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Can Anyone Overtake Yearn? The Convex Case

Can anyone overtake Yearn The Convex case
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Decentralized finance has gained a lot of popularity over the past year because it offers users the ability to perform regular finance tasks on a decentralized platform eliminating many of the fees. 

More importantly, certain protocols allow users to earn a pretty decent return on investment by farming yield on different protocols.

One of those protocols is something called Yearn Finance. The basics are that Yearn aggregates stablecoins together into pools/vaults and distributes the earnings to investors. 

That’s really all there is to Yearn, but it is incredibly successful. 

However, as with anything successful, competitors do emerge at some point. The most recent competitor to Yearn Finance is a protocol called Convex Finance. 

The Basics of Convex Finance

Convex was launched about at the beginning of May to a decent amount of fanfare. The platform quickly acquired climbed to over a billion dollars of total value locked (TVL). And it currently has a TVL of nearly $4 billion. 

The next section will cover precisely what Convex Finance offers investors. 

What Convex Offers Investors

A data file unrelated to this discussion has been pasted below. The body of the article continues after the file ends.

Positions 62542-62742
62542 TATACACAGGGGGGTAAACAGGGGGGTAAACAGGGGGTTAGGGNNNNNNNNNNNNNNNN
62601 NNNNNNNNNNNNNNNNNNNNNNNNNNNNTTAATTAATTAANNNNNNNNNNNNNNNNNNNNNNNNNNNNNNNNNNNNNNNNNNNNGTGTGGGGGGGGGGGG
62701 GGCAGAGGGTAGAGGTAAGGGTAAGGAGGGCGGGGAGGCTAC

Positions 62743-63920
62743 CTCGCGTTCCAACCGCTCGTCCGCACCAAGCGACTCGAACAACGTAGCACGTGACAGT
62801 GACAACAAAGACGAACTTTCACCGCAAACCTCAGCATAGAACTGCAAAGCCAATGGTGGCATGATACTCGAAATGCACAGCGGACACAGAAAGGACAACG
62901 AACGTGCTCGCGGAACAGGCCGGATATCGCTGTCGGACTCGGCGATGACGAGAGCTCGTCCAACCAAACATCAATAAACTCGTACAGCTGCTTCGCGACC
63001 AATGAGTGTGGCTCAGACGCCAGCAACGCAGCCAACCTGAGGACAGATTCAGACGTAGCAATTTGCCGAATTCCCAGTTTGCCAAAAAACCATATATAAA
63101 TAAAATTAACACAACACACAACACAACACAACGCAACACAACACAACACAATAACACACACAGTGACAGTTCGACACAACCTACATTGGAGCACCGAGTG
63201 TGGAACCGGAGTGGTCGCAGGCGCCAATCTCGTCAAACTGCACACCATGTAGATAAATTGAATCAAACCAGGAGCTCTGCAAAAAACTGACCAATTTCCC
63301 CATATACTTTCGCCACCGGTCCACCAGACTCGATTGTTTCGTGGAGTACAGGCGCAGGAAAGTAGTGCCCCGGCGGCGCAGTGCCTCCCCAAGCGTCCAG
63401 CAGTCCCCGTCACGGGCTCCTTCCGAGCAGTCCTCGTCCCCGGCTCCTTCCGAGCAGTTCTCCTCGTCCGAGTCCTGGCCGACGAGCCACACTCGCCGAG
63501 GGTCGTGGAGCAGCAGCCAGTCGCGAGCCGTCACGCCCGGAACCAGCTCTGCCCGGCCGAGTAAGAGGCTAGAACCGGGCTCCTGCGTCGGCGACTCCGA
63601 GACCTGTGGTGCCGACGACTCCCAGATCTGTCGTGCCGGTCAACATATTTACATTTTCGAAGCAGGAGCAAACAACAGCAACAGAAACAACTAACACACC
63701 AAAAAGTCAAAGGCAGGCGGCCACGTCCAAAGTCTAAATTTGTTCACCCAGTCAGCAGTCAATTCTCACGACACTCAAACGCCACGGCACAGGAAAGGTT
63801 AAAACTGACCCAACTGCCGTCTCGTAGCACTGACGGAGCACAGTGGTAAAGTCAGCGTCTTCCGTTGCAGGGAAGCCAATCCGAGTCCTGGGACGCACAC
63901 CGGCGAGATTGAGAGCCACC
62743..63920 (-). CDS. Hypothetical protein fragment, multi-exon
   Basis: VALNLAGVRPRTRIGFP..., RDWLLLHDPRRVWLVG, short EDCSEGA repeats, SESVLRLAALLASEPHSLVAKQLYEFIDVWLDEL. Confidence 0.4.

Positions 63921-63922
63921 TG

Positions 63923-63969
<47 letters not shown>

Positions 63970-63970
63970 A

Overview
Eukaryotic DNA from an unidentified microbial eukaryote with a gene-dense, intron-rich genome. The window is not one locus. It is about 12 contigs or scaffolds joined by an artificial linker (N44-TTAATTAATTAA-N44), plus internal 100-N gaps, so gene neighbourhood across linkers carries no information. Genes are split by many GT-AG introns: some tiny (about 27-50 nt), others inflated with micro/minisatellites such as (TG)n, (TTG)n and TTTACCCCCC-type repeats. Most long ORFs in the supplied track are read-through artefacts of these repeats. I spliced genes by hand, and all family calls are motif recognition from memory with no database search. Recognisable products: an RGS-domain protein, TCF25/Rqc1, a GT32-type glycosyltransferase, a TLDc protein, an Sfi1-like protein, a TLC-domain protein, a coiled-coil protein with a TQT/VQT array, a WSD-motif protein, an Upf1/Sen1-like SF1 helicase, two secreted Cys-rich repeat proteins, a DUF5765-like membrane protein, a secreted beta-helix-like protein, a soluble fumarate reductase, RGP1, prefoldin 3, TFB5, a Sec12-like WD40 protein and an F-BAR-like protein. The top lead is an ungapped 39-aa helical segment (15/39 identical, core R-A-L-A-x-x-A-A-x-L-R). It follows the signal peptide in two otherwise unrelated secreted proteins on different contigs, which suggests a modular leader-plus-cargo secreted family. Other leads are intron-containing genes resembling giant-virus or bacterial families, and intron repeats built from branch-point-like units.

At its core, Convex offers the same thing that yEarn offers – the ability to invest in Curve pools in groups for additional yield. 

The main difference is that Convex pays out a reward of its native token CVX (in addition to Curve’s native rewards) for staking Curve LP tokens on the platform.

In that sense, it is similar to how SushiSwap skyrocketed to one of the more popular decentralized exchanges by offering a token reward for those that provided liquidity in the liquidity pool. 

To summarize, Convex is a Curve optimizer that allows users to stake Curve LP tokens or CRV to earn Curve’s native rewards and Convex tokens. 

Yes, it really is that simple. As we mentioned earlier, it is a similar model to the one that SushiSwap took to become a major competitor with Uniswap. So, this does appear to be a model that can be successful.

DeFi investors typically chase the best yield, and adding a governance token as a reward is a good way to increase yield. 

Brief History of Yearn

yEarn was started by software developer Andre Cronje in the beginning of 2020. Cronje was the only person on the project as well – there are no other developers, it’s a one man show. 

Anyway, Cronje started yEarn (iEarn at the time) because he wanted to maximize his stablecoin yield farming across different DeFi protocols. 

Yearn does this by moving stablecoin deposits from different yield farming pools to maximize gains. This is done to ensure that the yield does not crash if, for instance, yEarn were to dump $1,000,000 worth of DAI into a CRV pool. 

What Yearn Offered Investors

yYearn is a little more complicated than what we just explained, but this article is about Convex more than it’s about yEarn. 

Still, we feel obligated to describe what yEarn offers investors because it’s great for understanding Convex. 

yEearn basically is in a race to acquire the most Curve LP tokens. Yes, we know that yEarn has other pools other than just Curve, but Curve is what most are interested in on yEarn. 

Anyway, yEarn offers the following to those willing to stake CRV tokens on the protocol:

  • Return on Curve pools.
  • Boosted rewards due to group investment on Curve.
  • Less gas paid during harvest.